Today we bid adieu to our brief, baffling and unsettling stopover in Beijing and continued our way back towards home. Our final destination before returning to HangZhou is the old city of Xi’an, one of the older inland former capitals of China. It is home to the world famous Terracotta Warriors, and much, much more.
Realistically, you need at least two or three days to see what Xi’an has to offer. As it turns out, we didn’t plan this leg of our trip particularly well; we should’ve flown from Harbin directly to Xi’an, instead of stopping extremely briefly in Beijing. At any rate, and at some cost, we managed to pack in a visit to four attractions around Xi’an’s greater area.
As you may have read in a previous post, our adventures last night in Beijing were not positive. We left early this morning still in quite a bad mood, and by the time we arrived in Xi’an our mood had somewhat lightened. Faced with the prospect of battling our way downtown, and finding a taxi to take us out to the famed Warriors was a daunting prospect in light of the previous evening’s events.
When we went to buy a map of the Xi’an area, we were offered a car and driver plus entrance fees to three attractions for 850 RMB, which sounded somewhat fair to weary travellers. The admissions cost to our first stop was 20 RMB/person, the Warriors 90 RMB/person, and another 40 RMB/person to the third attraction. We estimate the total admissions cost would have been at least 300 RMB, so for roughly 550 RMB (less than $100 AUD) we had a driver and car for eight hours.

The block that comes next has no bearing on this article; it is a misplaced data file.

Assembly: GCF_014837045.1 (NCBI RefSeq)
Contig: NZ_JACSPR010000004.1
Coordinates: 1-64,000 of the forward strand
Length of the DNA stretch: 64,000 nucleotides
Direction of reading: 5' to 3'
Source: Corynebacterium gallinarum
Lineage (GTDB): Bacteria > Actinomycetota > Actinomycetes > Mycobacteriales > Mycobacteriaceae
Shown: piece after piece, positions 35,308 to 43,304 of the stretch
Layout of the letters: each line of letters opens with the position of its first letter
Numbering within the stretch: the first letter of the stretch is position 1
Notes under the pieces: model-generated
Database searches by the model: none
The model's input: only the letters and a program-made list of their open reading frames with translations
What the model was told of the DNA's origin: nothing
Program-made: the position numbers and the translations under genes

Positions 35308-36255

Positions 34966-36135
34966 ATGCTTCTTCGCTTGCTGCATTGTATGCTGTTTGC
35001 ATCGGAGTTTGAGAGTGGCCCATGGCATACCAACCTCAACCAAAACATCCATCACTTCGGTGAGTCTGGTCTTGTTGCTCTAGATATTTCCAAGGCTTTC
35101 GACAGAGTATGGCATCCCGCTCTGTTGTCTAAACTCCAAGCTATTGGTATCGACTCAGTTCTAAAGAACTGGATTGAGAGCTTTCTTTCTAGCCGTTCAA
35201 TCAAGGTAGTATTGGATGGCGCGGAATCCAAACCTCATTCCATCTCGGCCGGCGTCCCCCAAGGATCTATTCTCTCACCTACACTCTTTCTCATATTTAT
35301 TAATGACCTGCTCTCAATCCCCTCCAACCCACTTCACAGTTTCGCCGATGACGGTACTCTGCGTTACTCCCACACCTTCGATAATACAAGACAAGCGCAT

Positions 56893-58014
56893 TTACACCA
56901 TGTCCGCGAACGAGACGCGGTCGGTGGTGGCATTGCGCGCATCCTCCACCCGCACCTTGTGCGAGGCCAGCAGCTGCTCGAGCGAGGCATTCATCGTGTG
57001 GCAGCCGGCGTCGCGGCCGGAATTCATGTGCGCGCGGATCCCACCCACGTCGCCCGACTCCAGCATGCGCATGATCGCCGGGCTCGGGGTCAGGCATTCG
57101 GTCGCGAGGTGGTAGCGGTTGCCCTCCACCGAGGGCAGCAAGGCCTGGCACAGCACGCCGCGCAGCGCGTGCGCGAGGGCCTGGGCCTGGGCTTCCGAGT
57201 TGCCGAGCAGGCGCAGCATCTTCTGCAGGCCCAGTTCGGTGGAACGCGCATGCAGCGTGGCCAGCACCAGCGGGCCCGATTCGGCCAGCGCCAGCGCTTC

So, our itinerary had us missing downtown Xi’an altogether – a bit of a shame, but given the geography and the time constraints, it was unlikely we would have had much time there anyway. We were taken to a booth where Toni paid using her Bank of China card, then we were walked up to the departure roadway and were put into a car. There was a bit of a delay while our driver waited for the money for entrance fees, then we were off.
After a brief stop for fuel nearby, we hit the freeway to the north east of Xi’an towards the area where the Terracotta Warrior museum is located. Our first stop we misheard as a ‘bamboo museum’, but it turned out to be the Banpo Site Museum. I remember watching Toni searching through the Museum Tour guide we’d been given trying to locate the non-existent Bamboo Museum
The Banpo Site Museum turned out to be quite interesting; the original excavated site of a Neolithic village from about 4000 BC. They have managed to extract quite a collection of Neolithic-era pottery as well as funeral urns, and human remains buried according to ancient ritualistic ceremony. The physical evidence supports a number of theories about the structure and layout of the village as well as providing an insight into how the village was constructed.
Neolithic Era Village Site
The main building covers the majority of the museum and contains three distinct areas; residential, pottery making and burial and occupies about 50,000 sqm. We did a brief walkthrough of the main attractions, though you will see from some of the photos, there were only scattered features in the main areas. There were additional display areas off the main site which showed the remains of various Neolithic inhabitants of the village, the bones still oriented the way they were buried over 6,000 years ago.